— Jan. 23 at KU: 13 points, 6/11 FGs, 0/1 3s, 1/2 FTs, 6 rebounds, 5 assists, 1 turnover, 1 steal in 37 minutes
UT’s third-year starting point guard, junior Isaiah Taylor leads the team in scoring (15.5 points), assists (5.0), free-throw% (81%), steals (27) and minutes (30.8 mpg).
In league games, Taylor has 84 assists to 25 turnovers (3.4 ratio).
Put together a pretty impressive day vs. OU: 18 points, 5 assists and 0 turnovers.
For all his quickness and ball-handling ability, Taylor hasn’t been a guard who can stretch the floor for UT. He has just 14 successful 3-pointers on 54 tries this season (25.9%). In 16 conference games, Taylor is 8 of 33 (24.2%) from downtown.
No. 3 — G Javan Felix | 5-11, sr.
— Jan. 23 at KU: 12 points, 5/12 FGs, 0/2 3s, 2/2 FTs, 1 rebound, 6 assists, 1 turnover, 2 steals in 30 minutes
Neck-and-neck with fellow senior Connor Lammert for title of UT’s best 3-point shooter this season, Javan Felix (11.1 points) has made 43 of 119 (36.1%) of his long-range jumpers…
… However, Felix has gone cold from deep in conference action, connecting on just 17 of his 65 3-point attempts (26.2%). He hasn’t made more than 1 3-pointer in a game in his past 6 outings (3-for-17, 17.6%).
In UT’s 11 games against top-25 competition this year, Felix has averaged 12.2 points and made 27 of 30 free throws.
Much like Taylor, Felix takes care of the basketball. With 65 assists and 32 turnovers on the season, he has a 2.0 assist-to-turnover ratio.
Scored 14 points against Oklahoma in UT’s big win, but had his worst ball-handling game of the season, with 5 turnovers and just 1 assist.
No. 44 — C Prince Ibeh | 6-11, sr.
— Jan. 23 at KU: 7 points, 3/4 FGs, 1/3 FTs, 7 rebounds (3 offensive) 3 turnovers, 7 blocks, 1 steal, 4 fouls in 35 minutes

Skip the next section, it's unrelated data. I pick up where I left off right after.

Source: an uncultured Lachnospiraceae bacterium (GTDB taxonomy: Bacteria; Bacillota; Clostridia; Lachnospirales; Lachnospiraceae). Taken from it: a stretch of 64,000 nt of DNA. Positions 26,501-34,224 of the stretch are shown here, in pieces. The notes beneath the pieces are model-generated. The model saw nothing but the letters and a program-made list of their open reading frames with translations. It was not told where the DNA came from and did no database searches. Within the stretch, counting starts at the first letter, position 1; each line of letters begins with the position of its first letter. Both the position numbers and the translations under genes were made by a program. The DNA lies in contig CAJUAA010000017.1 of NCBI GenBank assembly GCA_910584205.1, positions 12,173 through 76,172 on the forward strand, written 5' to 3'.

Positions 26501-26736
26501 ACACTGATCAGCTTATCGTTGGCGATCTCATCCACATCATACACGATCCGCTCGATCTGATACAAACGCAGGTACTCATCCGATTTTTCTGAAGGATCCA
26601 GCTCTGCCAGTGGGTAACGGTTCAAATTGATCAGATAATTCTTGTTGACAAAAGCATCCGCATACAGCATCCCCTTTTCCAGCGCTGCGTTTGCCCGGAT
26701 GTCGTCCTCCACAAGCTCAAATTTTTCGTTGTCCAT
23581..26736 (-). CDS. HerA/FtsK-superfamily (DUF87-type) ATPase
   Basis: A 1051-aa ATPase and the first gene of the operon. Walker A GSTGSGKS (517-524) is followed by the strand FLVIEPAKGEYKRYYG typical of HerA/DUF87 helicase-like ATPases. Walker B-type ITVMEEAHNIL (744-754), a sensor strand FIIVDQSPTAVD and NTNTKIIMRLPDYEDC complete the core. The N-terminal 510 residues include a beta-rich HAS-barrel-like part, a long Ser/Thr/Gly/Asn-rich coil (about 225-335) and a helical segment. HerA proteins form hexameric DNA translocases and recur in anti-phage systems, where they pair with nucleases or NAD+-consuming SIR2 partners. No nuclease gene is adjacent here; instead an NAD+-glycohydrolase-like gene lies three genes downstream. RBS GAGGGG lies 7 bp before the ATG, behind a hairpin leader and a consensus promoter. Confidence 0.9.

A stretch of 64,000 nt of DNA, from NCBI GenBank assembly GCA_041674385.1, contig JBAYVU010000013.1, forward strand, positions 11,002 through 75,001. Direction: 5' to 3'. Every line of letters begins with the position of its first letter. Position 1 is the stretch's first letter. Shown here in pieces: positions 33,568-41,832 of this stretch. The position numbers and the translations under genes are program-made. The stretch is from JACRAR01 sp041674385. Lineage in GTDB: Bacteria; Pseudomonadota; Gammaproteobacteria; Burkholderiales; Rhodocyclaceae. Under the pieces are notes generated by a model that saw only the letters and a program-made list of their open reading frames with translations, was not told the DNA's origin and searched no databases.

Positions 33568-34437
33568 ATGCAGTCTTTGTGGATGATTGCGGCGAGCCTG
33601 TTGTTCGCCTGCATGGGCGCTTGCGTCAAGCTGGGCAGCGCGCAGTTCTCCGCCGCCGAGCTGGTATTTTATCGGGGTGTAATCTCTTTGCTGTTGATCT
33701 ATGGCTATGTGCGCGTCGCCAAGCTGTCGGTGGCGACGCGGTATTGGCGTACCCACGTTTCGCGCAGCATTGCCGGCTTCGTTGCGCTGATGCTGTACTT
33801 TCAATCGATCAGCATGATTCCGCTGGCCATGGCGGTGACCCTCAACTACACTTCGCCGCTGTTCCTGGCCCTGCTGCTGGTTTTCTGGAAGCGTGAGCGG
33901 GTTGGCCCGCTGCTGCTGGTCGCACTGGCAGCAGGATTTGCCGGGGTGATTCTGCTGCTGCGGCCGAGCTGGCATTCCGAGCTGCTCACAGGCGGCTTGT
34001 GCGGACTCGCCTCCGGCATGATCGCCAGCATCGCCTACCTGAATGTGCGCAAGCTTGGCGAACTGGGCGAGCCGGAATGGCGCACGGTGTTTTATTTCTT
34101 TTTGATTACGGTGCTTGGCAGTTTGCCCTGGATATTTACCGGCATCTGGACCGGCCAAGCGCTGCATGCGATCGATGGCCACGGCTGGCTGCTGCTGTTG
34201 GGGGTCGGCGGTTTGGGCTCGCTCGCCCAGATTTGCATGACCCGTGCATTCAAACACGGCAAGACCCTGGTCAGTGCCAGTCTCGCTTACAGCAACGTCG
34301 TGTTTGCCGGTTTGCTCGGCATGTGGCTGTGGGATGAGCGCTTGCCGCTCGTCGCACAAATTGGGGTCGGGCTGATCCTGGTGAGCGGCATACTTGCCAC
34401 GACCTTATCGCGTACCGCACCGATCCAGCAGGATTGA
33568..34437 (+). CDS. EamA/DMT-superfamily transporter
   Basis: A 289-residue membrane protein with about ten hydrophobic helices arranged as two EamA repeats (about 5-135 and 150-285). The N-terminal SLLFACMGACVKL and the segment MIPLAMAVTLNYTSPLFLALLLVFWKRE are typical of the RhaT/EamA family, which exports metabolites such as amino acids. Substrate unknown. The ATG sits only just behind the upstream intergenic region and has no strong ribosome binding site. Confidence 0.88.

An athletic big man capable of wreaking havoc on defense, senior Prince Ibeh (4.1 points) might be salivating at the thought of a KU rematch after he swatted away a career-high 7 shots at Allen Fieldhouse earlier this season. That was the most blocked shots for a KU opponent since Anthony Davis rejected 7 against the Jayhawks in Nov., 2011.
In UT’s last 10 games (7-3), Ibeh is averaging 7.1 points, 6.2 boards and 2.2 blocks in 21.4 minutes. In that span, Ibeh is shooting 62.8% from the floor.
Ibeh blocked 6 shots in just 16 minutes in UT’s home win over WVU earlier this month.
Making 67.9% of his shot attempts in Big 12 play, Ibeh at times is unstoppable in the paint. However, he can and should be fouled when he gets touches down low. Ibeh has made just 14 of 41 free throws (34.1%) against league foes.
Went and got 8 offensive rebounds (11 total) and scored 13 points in a victory over Vanderbilt.
No. 21 — F Connor Lammert | 6-10, sr.
— Jan. 23 at KU: 15 points, 5/7 FGs, 5/7 3s, 4 rebounds, 1 turnover, fouled out in 30 minutes
Although Ibeh is more intimidating, senior big man Connor Lammert (6.9 points, team-leading 5.4 rebounds) actually brings more consistent offensive production.
Lammert scored 14 points, burned OU for 4-for-7 shooting from 3-point distance and swiped 2 steals on Saturday.
Like Ibeh, Lammert had a career game in UT’s first meeting with Kansas this season: 15 points and 5 3-pointers.
As mentioned earlier, Lammert has been one of UT’s best shooters this season, making 44 of 122 3-pointers (36.1%). But he also has maintained that in Big 12 play, unlike Felix. Lamert has hit a team-best 29 3’s against conference opponents on 76 attempts (38.2%).
No. 2 — G Demarcus Holland | 6-3, sr.
— Jan. 23 at KU: 0 points, in 4 minutes off the bench
More of a team leader than stat producer, senior Demarcus Holland (2.6 points) has 88 career starts, tops on the roster.
Has started 3 times in Big 12 contests while logging just 9.9 minutes in 15 games, averaging 1.7 points and making only 32% of his shots.
Has gone scoreless in 3 straight games and 5 of the past 6.
Shooting 3-for-11 on 3-pointers in Big 12 games.
No. 10 — G Eric Davis Jr. | 6-2, fr.
— Jan. 23 at KU: 13 points, 6/11 FGs, 1/2 3s, 5 rebounds (2 offensive), 1 steal in 21 minutes
Freshman Eric Davis (7.9 points) likes the spotlight. In 11 games vs. top-25 teams, the young guard averages 9.6 points and has hit 20 of 38 from beyond the 3-point arc (52.6%).
Starting to produce more consistently, Davis scored 10 points vs. Oklahoma, marking his fourth consecutive double-digit scoring game. During that run, he is averaging 11.5 points in 24.0 minutes, with 9 successful 3-pointers on 16 attempts (56.3%).
Hitting 35.8% of his 3-pointers in league games: 19 of 53.
No. 0 — G/F Tevin Mack | 6-6, fr.
— Jan. 23 at KU: 0 points, 0/3 FGs, 0/3 3s, 1 turnover, 1 block in 10 minutes
Freshman backup Tevin Mack only plays 14.1 minutes but averages 5.5 points.
In his most impressive Big 12 outing to date, Mack hit 5 of his 12 3-pointers, scored 18 points and secured 5 rebounds in a loss at Iowa State.